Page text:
An agri-tech business which produces biopesticides from larvae has been awarded a £29,000 grant from their local authority.
AgriGrub, an East Cambridgeshire-based food waste company, breed black soldier flies and their larvae to produce a substance called “frass” which is used as a source of micro-nutrients for seedlings and plants.
Frass is a byproduct of larvae fed waste vegetables by AgriGrub, and also contains insect droppings, skin casings and organic carbon. The larvae are then sold on as reptile and bird feed.
Plants are also allegedly “tricked” by frass, into thinking they are under attack, increasing their defences in response, making it a handy biopesticide.
AgriGrub won the grant as part of a fund run by the Eastern Agri-Tech Growth Initiative. The initiative is run by the Cambridgeshire and Peterborough Combined Authority with support from New Anglia LEP, Norfolk County Council, Cambridgeshire County Council and local authorities covering the area.
Cambridgeshire and Peterborough Combined Authority agri-tech programme manager, Martin Lutman, said: “We’re delighted to be able to support businesses like AgriGrub. The research that AgrGrub is undertaking is the type of leading edge project that the Eastern Agri-Tech Growth Initiative was set up to support.”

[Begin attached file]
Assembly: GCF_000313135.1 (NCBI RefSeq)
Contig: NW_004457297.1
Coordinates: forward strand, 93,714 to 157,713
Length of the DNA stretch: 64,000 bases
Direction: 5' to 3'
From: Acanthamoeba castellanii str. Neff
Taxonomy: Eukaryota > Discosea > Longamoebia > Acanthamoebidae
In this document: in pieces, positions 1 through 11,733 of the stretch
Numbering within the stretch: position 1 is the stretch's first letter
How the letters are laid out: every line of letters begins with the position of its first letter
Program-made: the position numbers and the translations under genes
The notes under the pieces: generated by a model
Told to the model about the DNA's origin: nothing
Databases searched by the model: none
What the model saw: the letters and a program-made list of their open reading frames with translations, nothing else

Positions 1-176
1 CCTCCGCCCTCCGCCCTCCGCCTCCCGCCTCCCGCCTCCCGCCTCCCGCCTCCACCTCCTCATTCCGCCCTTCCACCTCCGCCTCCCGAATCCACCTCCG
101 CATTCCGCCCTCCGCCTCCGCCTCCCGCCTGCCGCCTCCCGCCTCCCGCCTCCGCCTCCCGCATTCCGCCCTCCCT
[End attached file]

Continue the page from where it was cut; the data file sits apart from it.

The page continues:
AgriGrub managing director Joe Halstead said: “This grant will enable AgriGrub to do the research needed to understand our products and look towards scaling up to meet demand.
“A critical part of this project is research into frass, a novel organic biopesticide which could have a dramatic impact on food production.”
Grants are available to organisations looking to invest in specialist equipment, new market and supply chain development, ways to improve productivity and efficiency, and the application and commercialisation of Research and Development.